The use of unused renewable energy to power NFT (Non-Fungible Token) trade aligns with sustainability goals and addresses some of the environmental concerns associated with blockchain technologies, such as the energy consumption of proof-of-work (PoW) cryptocurrencies like Bitcoin and Ethereum. Cornell Engineering researchers discovered that underutilized solar, wind, and hydroelectric power in the United States could support the exponential growth of transactions involving non-fungible tokens (NFTs).
The corresponding author of “Climate Concerns and the Future of Non-Fungible Tokens: Leveraging Environmental Benefits of the Ethereum Merge,” published July 10 in Proceedings of the National Academy of Sciences, is Fengqi You, the Roxanne E. and Michael J. Zak Professor in Energy Systems Engineering at Cornell Engineering. Apoorv Lal, a graduate student in chemical and biomolecular engineering and a member of the You Research Group, is You’s co-author.
The processing of NFT transactions, which has quadrupled in the last five years, was once extremely energy-intensive but has recently become more sustainable thanks to a switch to a more energy-efficient algorithm. However, the researchers believe that the anticipated increase in annual NFT activity will more than offset those savings.
By the end of this decade, the carbon produced by NFT transactions may be roughly equivalent to that produced in one year by a 600-megawatt coal-fired power plant. NFT processing is very power-hungry, so this turns out to be a good way to take advantage of these power curtailments.Fengqi You
Excess renewable energy, due to lack of storage capability, forces grid operators to curtail production. You’s idea would put that unused energy-production potential to good use.
“It’s the same idea as a car sitting in someone’s garage,” You explained. “If it is not being driven, it could be loaned to someone for carsharing.” In our case, underutilized wind, solar, and hydro power sources could be put to good use. Of course, this is up to industry and policymakers,” he said, “but technology-wise, we show it’s very feasible because these power sources are already available.”
Their key discovery was that the increased NFT processing activity could be powered in part by untapped or underutilized existing power sources. Fifty megawatts of potential hydropower from existing US dams that are not currently used to generate power, or a 15% utilization of wind and solar energy that cannot currently be used or stored from Texas sources, could power an exponential increase in NFT transactions.
Blockchain technologies, including NFT transactions, provide a high level of security in a wide range of applications, but the amount of energy required to process each transaction is problematic in a warming world.
“At first, people were only concerned with the utility of these applications,” Lal explained. “But then they started to realize the energy and climate impacts, because the crux of all these applications is the utilization of massive amounts of energy.”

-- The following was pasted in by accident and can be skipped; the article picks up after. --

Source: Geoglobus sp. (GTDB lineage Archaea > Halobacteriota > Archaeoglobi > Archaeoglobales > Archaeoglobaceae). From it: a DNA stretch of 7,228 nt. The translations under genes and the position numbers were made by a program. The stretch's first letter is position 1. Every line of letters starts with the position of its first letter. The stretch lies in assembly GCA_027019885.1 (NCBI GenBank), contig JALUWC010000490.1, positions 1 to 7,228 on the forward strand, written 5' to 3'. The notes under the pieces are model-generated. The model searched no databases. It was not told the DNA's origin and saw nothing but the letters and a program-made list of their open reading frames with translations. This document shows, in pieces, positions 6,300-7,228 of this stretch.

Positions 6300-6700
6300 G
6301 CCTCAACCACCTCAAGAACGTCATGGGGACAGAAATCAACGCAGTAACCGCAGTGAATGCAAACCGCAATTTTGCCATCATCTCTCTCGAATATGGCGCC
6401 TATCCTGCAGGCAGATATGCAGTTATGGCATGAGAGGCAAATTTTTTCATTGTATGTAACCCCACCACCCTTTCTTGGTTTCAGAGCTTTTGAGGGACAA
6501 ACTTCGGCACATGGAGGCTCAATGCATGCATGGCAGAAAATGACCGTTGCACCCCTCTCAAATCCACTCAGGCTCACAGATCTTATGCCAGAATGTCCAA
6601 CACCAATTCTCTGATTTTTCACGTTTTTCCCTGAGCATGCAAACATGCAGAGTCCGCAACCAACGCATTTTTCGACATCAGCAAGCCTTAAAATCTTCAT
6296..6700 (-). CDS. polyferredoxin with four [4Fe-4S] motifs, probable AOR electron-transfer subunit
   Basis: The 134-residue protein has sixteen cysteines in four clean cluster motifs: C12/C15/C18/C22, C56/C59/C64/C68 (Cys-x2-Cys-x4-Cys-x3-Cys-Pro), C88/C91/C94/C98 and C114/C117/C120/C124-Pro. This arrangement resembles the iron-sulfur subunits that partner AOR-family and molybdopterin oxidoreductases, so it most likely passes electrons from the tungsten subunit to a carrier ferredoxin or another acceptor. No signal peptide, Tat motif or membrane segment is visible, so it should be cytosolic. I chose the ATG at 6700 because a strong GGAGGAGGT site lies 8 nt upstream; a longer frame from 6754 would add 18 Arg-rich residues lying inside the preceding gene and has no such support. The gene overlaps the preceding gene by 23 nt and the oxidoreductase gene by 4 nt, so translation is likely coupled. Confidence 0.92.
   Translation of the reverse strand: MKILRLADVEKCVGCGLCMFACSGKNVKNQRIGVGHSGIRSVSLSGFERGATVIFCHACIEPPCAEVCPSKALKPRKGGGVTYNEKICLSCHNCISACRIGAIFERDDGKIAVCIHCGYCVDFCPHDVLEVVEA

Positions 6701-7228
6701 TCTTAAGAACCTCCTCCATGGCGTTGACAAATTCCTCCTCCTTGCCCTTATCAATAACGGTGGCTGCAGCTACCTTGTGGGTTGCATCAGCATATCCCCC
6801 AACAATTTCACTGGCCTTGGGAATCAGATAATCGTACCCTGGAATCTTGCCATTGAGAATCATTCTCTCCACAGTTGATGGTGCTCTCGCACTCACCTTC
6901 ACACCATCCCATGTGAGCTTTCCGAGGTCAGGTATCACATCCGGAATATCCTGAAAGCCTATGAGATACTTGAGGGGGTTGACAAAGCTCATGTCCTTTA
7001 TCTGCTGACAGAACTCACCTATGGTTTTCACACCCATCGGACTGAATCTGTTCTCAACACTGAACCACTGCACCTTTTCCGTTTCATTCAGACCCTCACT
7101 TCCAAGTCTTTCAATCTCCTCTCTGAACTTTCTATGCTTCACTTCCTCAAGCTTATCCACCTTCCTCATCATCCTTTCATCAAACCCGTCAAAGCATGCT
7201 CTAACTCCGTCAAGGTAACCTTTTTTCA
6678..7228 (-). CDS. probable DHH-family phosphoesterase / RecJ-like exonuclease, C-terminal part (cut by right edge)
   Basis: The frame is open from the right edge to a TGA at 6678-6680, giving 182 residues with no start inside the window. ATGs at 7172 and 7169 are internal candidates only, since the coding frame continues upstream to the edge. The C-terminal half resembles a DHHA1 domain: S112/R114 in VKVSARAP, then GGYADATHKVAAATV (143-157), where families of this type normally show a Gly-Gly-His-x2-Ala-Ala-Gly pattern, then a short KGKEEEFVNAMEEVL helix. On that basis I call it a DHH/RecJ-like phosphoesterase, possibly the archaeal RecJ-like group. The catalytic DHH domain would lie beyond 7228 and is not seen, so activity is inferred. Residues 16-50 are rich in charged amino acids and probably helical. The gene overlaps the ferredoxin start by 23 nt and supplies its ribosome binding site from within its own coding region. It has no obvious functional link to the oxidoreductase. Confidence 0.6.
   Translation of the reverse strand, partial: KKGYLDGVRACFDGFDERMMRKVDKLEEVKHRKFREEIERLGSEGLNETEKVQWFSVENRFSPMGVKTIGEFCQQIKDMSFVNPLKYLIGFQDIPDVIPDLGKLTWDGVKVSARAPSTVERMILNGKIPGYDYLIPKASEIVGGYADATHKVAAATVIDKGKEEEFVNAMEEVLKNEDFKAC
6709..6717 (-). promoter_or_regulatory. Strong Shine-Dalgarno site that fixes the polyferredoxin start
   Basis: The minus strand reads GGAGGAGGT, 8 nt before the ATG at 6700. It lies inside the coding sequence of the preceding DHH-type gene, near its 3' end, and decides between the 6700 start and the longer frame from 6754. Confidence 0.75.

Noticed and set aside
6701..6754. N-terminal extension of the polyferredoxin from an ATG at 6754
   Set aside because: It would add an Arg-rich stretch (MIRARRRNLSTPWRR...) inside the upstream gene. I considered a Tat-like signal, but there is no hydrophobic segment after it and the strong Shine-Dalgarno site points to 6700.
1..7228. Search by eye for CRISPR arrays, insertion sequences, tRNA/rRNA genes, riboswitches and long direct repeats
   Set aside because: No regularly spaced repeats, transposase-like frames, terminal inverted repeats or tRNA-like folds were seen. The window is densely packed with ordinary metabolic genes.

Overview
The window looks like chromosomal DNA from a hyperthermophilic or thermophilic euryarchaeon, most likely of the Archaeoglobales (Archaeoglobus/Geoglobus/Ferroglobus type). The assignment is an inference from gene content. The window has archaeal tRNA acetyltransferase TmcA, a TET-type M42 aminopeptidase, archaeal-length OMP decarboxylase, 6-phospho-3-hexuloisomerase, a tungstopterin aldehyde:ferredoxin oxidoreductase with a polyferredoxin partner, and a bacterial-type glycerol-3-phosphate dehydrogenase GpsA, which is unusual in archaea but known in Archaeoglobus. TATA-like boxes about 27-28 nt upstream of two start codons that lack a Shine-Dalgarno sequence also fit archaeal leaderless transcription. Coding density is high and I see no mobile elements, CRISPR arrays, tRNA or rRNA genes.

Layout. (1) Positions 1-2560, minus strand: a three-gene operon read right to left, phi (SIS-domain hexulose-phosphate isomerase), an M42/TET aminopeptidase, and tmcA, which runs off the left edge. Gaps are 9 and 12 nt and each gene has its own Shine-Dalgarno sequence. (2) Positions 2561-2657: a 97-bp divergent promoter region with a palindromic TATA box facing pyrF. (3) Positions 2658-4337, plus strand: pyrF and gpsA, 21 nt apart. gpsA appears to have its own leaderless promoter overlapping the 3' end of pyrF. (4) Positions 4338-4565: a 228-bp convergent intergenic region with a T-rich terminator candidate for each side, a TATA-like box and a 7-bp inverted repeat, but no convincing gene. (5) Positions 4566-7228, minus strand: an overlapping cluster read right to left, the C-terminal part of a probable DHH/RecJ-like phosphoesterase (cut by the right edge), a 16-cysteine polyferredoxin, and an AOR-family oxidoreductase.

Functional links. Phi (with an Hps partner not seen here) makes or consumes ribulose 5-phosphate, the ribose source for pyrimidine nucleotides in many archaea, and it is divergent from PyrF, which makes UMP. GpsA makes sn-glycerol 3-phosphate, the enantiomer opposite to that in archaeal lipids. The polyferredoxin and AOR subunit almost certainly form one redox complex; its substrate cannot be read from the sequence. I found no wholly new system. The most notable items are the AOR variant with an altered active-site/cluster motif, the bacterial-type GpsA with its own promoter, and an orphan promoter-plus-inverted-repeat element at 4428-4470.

The authors wrote that if no efforts are made to make NFT transaction processing more sustainable, their annual emissions will be equivalent to 0.37 megatons of carbon dioxide, which is close to the CO2 emissions from 1 million single-trip flights from New York to London.
In September of 2022, the Ethereum blockchain responded to the call for more sustainable trading by switching from an energy-intensive proof of work (PoW) algorithm to a proof of stake (PoS) consensus mechanism, which requires less computing power. Energy consumption decreased drastically following the switch, known as the Ethereum Merge.
Nonetheless, the authors wrote, an increase in recorded NFT transactions would result in more validators operating on the network. By the end of this decade, the energy consumed by an exponential increase in NFT transactions could be equivalent to the energy consumed by 100,000 US households. Even if individual NFT transactions consume significantly less energy, the cumulative effect of increased numbers of validators operating on fossil fuel-dominated grids will result in an increase in the associated carbon debt.
“By the end of this decade,” you predicted, “the carbon produced by NFT transactions may be roughly equivalent to that produced in one year by a 600-megawatt coal-fired power plant.”
The authors assessed the viability of two hydroelectric energy carriers, green hydrogen and green ammonia (more energy-dense than hydrogen), noting that cost savings are influenced by a variety of factors, including transportation distances and the utilization levels of available renewable energy sources. Retrofitting these existing power sources could be difficult, according to the authors, but it would still be beneficial to energy carriers and the environment.
“NFT processing is very power-hungry,” you explained, “so this turns out to be a good way to take advantage of these power curtailments.”